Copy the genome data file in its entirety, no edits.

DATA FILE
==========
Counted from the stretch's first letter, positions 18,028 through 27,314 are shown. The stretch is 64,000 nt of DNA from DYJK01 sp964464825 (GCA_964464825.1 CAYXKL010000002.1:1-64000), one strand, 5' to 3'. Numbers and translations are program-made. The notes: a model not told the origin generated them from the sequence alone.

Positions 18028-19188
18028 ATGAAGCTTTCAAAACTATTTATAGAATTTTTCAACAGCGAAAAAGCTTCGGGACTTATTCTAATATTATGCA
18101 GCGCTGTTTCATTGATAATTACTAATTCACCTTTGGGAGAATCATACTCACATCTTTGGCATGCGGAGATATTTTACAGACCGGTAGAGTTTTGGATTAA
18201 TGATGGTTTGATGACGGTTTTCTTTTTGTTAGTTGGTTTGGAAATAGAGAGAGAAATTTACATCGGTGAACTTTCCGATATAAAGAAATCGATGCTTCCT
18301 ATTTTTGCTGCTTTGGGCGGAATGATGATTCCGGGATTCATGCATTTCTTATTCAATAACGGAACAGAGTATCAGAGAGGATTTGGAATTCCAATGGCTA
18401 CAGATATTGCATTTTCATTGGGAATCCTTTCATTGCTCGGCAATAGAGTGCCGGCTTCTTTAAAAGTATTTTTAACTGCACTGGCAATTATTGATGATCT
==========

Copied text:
Counted from the stretch's first letter, positions 18,028 through 27,314 are shown. The stretch is 64,000 nt of DNA from DYJK01 sp964464825 (GCA_964464825.1 CAYXKL010000002.1:1-64000), one strand, 5' to 3'. Numbers and translations are program-made. The notes: a model not told the origin generated them from the sequence alone.

Positions 18028-19188
18028 ATGAAGCTTTCAAAACTATTTATAGAATTTTTCAACAGCGAAAAAGCTTCGGGACTTATTCTAATATTATGCA
18101 GCGCTGTTTCATTGATAATTACTAATTCACCTTTGGGAGAATCATACTCACATCTTTGGCATGCGGAGATATTTTACAGACCGGTAGAGTTTTGGATTAA
18201 TGATGGTTTGATGACGGTTTTCTTTTTGTTAGTTGGTTTGGAAATAGAGAGAGAAATTTACATCGGTGAACTTTCCGATATAAAGAAATCGATGCTTCCT
18301 ATTTTTGCTGCTTTGGGCGGAATGATGATTCCGGGATTCATGCATTTCTTATTCAATAACGGAACAGAGTATCAGAGAGGATTTGGAATTCCAATGGCTA
18401 CAGATATTGCATTTTCATTGGGAATCCTTTCATTGCTCGGCAATAGAGTGCCGGCTTCTTTAAAAGTATTTTTAACTGCACTGGCAATTATTGATGATCT